Studio Portrait: Connecting Past, Present & Future

Posted by on Jan 13, 2019 in Environmental Portrait | No Comments

NORCO, Calif. (Oct. 12, 2017) Portrait of Capt. Stephen H. Murray, commanding officer of Naval Surface Warfare Center (NSWC), Corona Division, from 1 Aug 2014 to 13 Oct 2017. Murray holds a replica Egyptian cubit, an early length standard dating from the construction of the Pyramids and a symbol for NSWC Corona’s measurement and calibration capabilities traceable to national standards. (U.S. Navy photo by Greg Vojtko/Released)

Naval Surface Warfare Center (NSWC), Corona Division’s metrology and calibration mission expanded exponentially during Capt. Stephen H. Murray’s tenure. I thoroughly enjoyed his time at the helm and wanted to leave him with a special portrait, something other than the typical military portrait that so often makes leaders in uniform look like white supremacists out of San Point, Idaho, rather than the the accomplished executives they are. It was important to me that I make something unique that combined historical reference to mission, his successful leadership of the command and his lasting future impact on NSWC Corona’s bottom line.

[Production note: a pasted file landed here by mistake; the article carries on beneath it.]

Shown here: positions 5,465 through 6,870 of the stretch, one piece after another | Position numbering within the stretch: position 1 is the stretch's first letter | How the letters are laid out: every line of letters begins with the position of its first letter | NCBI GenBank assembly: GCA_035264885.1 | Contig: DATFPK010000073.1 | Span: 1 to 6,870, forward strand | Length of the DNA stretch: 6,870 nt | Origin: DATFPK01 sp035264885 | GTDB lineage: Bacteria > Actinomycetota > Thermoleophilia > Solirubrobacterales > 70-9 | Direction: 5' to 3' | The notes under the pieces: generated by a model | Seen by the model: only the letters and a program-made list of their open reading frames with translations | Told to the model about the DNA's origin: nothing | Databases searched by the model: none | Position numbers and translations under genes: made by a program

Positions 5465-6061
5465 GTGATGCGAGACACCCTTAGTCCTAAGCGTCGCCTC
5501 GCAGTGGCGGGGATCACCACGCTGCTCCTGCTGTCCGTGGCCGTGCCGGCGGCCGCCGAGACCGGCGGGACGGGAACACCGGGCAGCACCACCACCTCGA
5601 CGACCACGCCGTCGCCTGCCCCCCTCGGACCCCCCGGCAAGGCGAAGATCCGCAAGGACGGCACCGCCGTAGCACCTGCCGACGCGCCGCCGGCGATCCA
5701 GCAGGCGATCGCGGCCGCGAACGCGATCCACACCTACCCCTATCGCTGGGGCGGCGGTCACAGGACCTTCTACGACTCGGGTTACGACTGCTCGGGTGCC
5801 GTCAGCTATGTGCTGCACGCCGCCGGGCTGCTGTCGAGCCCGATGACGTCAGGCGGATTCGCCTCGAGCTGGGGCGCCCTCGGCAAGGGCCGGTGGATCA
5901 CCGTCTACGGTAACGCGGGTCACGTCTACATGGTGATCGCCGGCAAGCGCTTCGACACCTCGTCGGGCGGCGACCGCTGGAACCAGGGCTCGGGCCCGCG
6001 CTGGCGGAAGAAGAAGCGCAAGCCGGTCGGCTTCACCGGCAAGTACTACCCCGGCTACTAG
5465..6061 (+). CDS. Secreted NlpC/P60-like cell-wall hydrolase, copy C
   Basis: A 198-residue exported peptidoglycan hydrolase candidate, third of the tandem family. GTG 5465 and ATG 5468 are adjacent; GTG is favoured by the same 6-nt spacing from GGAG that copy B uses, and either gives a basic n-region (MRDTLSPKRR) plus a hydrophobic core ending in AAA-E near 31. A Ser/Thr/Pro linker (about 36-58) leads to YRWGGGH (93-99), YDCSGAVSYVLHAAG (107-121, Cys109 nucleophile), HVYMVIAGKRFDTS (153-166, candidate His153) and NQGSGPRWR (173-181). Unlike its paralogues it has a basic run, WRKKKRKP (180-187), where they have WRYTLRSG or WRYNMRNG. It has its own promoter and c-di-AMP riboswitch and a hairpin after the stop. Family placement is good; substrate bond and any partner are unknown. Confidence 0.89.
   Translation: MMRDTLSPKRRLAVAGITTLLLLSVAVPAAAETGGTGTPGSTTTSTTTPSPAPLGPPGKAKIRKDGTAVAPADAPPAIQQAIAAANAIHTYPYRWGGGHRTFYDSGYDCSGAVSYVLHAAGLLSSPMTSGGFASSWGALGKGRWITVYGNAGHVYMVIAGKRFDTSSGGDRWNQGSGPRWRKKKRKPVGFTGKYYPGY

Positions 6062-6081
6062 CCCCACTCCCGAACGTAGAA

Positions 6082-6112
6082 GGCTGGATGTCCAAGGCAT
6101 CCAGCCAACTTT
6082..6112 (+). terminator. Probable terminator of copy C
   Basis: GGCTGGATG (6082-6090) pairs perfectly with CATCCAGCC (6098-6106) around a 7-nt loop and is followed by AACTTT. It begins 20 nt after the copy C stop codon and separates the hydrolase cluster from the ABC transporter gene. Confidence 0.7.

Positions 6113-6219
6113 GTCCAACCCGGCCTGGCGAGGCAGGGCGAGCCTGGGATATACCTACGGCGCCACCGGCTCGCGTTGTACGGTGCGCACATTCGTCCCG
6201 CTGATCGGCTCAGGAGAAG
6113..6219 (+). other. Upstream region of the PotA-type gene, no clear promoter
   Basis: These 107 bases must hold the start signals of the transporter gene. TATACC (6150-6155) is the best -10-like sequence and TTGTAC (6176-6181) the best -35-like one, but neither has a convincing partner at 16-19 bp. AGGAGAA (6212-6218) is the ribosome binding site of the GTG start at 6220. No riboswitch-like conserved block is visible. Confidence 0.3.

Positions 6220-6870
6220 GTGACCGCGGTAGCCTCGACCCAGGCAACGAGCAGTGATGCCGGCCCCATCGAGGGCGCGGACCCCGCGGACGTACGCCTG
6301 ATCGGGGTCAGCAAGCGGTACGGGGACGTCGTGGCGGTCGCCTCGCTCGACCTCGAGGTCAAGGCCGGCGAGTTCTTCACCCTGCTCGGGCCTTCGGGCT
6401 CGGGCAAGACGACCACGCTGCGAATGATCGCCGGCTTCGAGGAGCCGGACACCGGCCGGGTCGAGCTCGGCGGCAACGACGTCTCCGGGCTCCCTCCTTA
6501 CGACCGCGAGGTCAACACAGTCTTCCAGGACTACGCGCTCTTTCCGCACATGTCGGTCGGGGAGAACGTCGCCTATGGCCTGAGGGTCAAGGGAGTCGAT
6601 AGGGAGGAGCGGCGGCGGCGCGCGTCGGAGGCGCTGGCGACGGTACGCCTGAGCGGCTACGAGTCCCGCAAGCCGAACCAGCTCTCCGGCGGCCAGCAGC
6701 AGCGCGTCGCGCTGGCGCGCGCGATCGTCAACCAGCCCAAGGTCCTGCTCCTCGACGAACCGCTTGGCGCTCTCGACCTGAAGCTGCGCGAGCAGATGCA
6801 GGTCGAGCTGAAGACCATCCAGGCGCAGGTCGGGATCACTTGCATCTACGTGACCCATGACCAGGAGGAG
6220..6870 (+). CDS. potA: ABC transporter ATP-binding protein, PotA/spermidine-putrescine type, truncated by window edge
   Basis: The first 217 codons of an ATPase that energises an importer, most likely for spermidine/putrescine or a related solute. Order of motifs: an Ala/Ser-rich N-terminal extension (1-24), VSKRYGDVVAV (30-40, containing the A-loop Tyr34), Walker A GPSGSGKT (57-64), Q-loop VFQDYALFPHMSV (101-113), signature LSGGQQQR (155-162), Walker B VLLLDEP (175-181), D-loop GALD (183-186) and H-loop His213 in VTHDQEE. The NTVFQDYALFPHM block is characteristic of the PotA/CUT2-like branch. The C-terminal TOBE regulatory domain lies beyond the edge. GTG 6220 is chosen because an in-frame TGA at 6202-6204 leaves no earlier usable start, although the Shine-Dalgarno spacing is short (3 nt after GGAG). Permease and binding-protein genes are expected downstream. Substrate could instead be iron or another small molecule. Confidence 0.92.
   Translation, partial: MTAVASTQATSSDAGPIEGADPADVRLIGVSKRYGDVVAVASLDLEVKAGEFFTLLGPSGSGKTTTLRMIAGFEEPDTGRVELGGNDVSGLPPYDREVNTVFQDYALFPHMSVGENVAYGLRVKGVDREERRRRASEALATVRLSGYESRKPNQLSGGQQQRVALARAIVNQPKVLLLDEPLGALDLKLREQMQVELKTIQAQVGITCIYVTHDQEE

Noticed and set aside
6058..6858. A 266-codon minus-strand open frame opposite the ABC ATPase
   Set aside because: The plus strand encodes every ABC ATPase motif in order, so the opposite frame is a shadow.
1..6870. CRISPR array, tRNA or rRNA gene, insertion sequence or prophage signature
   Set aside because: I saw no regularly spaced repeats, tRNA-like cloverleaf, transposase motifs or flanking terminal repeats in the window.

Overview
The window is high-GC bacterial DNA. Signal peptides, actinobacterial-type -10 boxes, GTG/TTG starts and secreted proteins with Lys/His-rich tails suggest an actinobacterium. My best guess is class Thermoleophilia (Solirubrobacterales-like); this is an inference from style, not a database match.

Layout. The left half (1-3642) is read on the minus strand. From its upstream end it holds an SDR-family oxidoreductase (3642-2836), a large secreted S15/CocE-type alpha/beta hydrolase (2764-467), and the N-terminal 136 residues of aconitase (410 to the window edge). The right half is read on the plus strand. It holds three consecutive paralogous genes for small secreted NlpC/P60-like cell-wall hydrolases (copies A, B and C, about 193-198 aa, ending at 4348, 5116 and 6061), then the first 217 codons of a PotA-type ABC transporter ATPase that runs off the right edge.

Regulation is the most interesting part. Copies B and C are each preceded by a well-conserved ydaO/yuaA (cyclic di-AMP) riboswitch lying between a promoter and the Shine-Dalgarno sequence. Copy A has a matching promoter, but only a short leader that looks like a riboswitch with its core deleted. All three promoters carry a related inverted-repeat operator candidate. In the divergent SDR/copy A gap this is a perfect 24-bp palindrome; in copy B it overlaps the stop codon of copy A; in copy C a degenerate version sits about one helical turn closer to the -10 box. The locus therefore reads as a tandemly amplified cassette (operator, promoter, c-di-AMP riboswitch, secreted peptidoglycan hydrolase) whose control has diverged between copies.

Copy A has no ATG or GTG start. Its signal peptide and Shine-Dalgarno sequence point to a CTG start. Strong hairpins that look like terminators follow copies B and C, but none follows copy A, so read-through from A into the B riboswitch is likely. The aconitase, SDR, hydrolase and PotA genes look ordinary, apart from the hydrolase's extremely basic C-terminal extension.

When Murray appeared for an updated military portrait, I had this lighting scheme arranged on an adjacent set for the distinctive portrait above. By simply changing the channel on a Pocket Wizard transceiver, I shut down the connection to the first set and activated this second one.

Nuts and bolts: Key light was a Canon 580 EXII set to manual, outfitted with a Lumiquest LTP modifier tabled-topped in front of the subject and triggered using the above-mentioned Pocket Wizard transceiver. Ditto for the back light, only it was modified with an Interfit Strobies Uni-Mount and a small grid.  The edge lights were a matching pair of Nikon SB-800s, set to SU-4 mode, each with a Uni-Mount and a set of barn doors to control any spill. Camera used was a Canon 5D MkII with Canon EF 100mm F2.8 IS Macro.

I’ll admit when I turned on the Nikon Speedlights I struggled a bit to get them to play nicely with the other lights, and might have preferred Murray grasped the artifact, instead of cradling it like a newborn, but overall I’m happy with the portrait I was able to create.

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